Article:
While this has been my everyday life in relation to global environmental change for some time, I realize that this is far removed from the life of most Canadians. The paradox is that we, as First Nations, are struggling not only to deal with the problems within our own communities, but a lot of us are also thinking of the future of all people living presently, and everyone’s children, at the same time. There are serious problems regarding the way in which we think and talk about global environmental change, and why long-term strategies have not been actioned.
There are at least three reasons for ongoing problem with the underlying thinking:
Global environmental change is the indicator we need to understand that we have transgressed boundaries with the Earth. These is a not naïve, romanticized, and clichéd statement: we are all, quite literally, at a crossroads. Using too much or too many resources for your needs means that consequences will occur. We can already see the consequences.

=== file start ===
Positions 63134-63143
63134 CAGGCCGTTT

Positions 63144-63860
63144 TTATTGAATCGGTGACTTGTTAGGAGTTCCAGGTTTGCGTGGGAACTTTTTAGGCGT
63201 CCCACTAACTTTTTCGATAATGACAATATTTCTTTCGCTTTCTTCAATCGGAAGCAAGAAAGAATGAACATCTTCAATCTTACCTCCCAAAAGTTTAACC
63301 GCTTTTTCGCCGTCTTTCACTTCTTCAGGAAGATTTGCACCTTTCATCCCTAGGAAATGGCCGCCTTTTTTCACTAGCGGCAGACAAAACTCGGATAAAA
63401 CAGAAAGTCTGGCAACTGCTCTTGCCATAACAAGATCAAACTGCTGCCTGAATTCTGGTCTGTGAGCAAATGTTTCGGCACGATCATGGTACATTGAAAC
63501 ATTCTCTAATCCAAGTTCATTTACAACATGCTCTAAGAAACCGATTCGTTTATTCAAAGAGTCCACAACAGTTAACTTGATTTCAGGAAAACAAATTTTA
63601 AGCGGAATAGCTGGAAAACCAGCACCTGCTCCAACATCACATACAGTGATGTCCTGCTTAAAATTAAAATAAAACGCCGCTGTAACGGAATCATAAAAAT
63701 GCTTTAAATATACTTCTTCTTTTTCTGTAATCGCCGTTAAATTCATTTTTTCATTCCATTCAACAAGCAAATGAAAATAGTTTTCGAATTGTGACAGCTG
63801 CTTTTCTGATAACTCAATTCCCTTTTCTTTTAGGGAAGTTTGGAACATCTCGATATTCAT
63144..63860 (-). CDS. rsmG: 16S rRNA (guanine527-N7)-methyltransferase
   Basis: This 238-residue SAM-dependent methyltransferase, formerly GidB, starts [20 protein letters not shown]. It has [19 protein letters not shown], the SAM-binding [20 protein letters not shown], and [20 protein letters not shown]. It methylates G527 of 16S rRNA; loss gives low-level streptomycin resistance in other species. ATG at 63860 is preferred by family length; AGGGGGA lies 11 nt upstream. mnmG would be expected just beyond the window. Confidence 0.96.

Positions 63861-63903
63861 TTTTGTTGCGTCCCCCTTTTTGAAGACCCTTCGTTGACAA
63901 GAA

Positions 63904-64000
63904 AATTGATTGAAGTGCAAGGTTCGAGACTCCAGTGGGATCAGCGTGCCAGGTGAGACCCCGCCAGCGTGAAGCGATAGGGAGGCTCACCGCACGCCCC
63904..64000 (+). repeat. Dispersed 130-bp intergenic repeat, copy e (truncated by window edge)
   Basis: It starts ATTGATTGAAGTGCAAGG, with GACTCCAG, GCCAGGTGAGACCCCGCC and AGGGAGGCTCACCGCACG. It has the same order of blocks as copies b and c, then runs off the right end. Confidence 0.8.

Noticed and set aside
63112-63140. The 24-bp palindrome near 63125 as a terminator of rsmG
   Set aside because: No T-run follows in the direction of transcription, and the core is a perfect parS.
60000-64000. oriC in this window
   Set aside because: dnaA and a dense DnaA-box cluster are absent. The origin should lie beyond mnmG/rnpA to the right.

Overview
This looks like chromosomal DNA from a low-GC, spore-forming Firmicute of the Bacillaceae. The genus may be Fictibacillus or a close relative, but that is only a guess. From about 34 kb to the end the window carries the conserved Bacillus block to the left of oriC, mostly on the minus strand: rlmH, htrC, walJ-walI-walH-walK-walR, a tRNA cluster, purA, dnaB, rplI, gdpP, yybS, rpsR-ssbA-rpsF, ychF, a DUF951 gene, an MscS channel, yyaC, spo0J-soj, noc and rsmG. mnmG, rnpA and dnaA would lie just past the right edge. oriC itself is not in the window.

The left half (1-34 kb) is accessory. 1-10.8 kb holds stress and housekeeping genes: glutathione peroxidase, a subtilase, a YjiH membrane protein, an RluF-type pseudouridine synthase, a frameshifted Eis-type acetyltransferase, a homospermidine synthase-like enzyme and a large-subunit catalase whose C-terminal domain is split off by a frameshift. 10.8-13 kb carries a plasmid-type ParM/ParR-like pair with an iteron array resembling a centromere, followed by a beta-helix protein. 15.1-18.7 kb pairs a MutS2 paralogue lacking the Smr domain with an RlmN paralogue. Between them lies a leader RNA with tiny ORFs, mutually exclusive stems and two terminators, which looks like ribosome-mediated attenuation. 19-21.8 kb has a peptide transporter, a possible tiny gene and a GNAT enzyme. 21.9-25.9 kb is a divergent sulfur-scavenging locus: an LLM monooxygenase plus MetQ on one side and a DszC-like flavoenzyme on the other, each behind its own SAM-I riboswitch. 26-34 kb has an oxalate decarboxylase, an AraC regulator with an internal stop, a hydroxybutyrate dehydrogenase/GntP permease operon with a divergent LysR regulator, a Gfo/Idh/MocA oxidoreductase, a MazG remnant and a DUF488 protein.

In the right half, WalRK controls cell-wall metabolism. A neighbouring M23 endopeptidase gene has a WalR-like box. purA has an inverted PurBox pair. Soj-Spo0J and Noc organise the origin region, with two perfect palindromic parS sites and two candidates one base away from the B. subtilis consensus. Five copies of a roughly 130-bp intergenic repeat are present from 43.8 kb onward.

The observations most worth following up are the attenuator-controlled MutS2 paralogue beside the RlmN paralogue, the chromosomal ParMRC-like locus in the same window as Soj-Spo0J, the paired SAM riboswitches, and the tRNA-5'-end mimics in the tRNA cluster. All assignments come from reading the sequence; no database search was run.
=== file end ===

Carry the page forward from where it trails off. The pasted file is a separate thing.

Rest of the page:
Governments are on short-term election cycles that do not invest in long term strategies, so the big changes that are required are not actioned.
First Nations who demonstrate in opposition to projects are often viewed as antagonistic groups that like to resist things for the sake of it, rather than as protectors of the futures of our families as well as having a responsibility for our collective home (for all people). Part of moving forward is ceasing further investment in carbon-based futures.
Human transgressions and their consequences
The important point is that global environmental change is a direct consequence of human’s transgressions of boundaries over which the Earth can provide for us. The stories from our ancestors are not merely quaint references from the past.
Perpetual economic growth based on finite environmental resources is not possible, nor is it desirable. We are already altering our planet and this calls into question who we are and the values and goals that prevent us from being otherwise.
The recent rise of pipelines is intimately linked: the push for more growth has caused this
situation of climatic and wider environmental change. We are already feeling the effects of these choices. Why would we, then, reinvest in more and more carbon-based energy production that will cause more transgressions? How is it that we haven’t yet had a debate over how we frame our way of life into the future?